induced disorder in the United States, and probably in the Western
world. Since the publication of Healing Back Pain, other painful
conditions of significant public health importance have emerged. They,
too, are manifestations of TMS.
The book is laid out in three parts. Part I is a discussion of the
psychology that induces these physical maladies, and it includes a
chapter that might be called a bridge, for it describes the
psychoneurophysiology of psychogenic processes: in other words, how
emotions stimulate the brain to produce physical symptoms. After
traversing this bridge (which sounds more formidable than it is), Part
II takes up the various emotionally induced physical maladies, beginning
with TMS, the disorder that introduced me to the world of mindbody
medicine, and including such ailments as the common disturbances of the
gastrointestinal tract, headaches, allergies and skin disorders.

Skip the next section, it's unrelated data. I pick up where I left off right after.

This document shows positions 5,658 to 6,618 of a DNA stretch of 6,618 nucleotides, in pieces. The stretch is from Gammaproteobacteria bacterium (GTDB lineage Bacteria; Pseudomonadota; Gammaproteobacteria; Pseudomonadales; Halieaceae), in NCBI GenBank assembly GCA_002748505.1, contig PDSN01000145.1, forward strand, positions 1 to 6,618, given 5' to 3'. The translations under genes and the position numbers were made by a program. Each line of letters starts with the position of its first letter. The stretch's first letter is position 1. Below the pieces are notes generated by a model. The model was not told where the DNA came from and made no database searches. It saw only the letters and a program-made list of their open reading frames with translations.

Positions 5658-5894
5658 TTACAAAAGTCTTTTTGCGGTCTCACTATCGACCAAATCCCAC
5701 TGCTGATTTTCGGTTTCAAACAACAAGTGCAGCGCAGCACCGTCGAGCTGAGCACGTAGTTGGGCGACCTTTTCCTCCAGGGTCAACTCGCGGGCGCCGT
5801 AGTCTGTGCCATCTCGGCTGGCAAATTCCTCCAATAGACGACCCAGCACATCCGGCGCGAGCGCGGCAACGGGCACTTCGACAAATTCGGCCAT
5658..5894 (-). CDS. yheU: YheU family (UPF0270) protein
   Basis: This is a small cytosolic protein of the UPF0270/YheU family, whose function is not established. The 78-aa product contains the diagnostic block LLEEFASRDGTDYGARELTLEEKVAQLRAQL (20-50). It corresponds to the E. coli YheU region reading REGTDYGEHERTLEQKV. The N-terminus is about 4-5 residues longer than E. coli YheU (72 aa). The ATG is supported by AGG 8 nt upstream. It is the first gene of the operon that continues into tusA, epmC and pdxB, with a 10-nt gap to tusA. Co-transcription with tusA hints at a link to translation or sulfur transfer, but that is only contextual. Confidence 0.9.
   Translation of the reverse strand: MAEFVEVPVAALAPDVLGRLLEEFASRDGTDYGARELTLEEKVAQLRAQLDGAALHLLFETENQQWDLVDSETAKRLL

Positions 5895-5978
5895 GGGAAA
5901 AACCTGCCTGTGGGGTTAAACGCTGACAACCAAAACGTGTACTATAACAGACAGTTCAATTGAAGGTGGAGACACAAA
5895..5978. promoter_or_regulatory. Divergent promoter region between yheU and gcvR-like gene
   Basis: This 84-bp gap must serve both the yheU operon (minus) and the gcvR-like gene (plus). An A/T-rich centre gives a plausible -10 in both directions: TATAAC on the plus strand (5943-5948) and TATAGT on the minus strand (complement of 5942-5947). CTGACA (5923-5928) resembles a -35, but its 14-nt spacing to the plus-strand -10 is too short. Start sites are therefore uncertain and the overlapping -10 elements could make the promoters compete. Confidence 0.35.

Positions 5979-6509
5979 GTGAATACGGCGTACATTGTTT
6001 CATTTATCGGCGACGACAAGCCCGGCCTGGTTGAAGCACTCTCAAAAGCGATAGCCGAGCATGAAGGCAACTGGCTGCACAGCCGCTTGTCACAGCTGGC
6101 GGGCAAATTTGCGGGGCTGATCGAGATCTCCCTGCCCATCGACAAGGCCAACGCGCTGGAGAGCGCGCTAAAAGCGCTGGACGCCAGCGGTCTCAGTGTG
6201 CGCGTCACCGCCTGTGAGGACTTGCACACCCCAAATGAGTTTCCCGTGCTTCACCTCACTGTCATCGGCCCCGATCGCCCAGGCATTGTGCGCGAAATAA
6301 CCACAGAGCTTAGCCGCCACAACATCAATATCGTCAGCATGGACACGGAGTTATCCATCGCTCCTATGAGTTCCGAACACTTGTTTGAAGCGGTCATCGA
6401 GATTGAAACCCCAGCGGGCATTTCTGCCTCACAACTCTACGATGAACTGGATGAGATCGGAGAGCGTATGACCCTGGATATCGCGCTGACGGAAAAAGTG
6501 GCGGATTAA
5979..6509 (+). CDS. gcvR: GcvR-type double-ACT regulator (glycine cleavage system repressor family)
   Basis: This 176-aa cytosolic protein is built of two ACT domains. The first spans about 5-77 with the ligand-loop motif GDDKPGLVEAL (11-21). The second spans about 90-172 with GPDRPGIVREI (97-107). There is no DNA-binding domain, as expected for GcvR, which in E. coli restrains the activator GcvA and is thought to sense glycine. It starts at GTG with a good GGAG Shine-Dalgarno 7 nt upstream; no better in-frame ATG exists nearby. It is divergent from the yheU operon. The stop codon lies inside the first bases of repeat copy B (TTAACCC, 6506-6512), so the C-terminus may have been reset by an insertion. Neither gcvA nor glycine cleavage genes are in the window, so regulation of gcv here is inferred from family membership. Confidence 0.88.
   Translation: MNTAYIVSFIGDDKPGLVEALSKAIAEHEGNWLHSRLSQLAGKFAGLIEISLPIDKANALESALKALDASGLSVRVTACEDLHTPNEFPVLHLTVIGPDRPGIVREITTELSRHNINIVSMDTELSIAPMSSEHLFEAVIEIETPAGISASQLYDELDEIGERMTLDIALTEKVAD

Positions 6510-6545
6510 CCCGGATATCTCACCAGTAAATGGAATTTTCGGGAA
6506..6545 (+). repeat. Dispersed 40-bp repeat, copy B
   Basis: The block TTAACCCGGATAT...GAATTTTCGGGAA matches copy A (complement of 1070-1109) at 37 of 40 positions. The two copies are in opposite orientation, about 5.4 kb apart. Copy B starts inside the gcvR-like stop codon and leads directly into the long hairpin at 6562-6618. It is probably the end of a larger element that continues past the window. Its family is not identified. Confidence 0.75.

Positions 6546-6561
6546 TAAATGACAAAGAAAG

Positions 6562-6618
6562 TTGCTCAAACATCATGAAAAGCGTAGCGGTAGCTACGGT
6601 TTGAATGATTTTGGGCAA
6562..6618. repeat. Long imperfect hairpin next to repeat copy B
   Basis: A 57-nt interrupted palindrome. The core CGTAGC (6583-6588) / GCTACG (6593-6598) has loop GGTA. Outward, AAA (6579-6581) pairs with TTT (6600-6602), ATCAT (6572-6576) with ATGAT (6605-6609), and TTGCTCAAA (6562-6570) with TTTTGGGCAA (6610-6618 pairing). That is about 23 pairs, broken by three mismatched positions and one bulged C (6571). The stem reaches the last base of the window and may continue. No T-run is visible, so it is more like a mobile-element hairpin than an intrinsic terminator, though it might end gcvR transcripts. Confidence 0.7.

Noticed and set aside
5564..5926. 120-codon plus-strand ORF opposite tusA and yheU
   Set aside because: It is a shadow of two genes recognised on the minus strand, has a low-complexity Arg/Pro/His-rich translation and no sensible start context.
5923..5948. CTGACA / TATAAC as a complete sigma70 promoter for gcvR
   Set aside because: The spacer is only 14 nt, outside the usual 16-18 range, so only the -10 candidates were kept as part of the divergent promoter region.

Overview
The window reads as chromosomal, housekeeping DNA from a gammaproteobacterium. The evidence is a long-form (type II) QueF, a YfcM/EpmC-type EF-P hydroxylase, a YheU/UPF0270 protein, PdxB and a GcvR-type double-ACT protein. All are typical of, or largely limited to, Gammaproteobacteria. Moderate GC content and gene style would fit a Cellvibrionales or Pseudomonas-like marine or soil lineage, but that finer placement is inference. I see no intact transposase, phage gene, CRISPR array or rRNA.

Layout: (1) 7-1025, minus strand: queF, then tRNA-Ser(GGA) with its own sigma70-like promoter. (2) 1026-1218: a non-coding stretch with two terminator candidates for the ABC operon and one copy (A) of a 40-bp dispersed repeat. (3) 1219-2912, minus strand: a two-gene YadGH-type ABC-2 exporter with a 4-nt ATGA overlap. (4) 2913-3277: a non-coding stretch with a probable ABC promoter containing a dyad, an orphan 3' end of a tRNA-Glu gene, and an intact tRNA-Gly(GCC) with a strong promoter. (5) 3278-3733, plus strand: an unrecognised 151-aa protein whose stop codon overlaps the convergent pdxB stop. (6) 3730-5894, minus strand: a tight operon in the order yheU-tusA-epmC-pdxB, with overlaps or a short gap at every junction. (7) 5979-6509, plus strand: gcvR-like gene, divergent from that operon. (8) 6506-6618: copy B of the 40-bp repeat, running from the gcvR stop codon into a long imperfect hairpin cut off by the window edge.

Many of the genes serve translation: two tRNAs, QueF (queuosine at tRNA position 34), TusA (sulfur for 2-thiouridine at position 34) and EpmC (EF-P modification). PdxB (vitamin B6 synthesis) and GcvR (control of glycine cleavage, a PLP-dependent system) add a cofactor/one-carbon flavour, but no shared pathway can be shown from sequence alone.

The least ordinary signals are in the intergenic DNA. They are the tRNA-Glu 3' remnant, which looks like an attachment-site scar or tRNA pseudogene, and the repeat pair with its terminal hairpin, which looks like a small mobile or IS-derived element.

Part III discusses treatment for these disorders.
For those who are interested, an appendix covers the more academic
aspects of the mindbody (psychosomatic) process.
A word of caution to the reader: What follows is a description of my
clinical experience and the theories derived from my work. No one should
assume that his or her symptoms are psychologically caused until a
physician has ruled out the possibility of serious disease.
Excerpted from "The Mindbody Prescription: Healing the Body, Healing the Pain" by John E. Sarno M.D.. Copyright © 1998 by John E. Sarno M.D.. Excerpted by permission. All rights reserved. No part of this excerpt may be reproduced or reprinted without permission in writing from the publisher. Excerpts are provided solely for the personal use of visitors to this web site.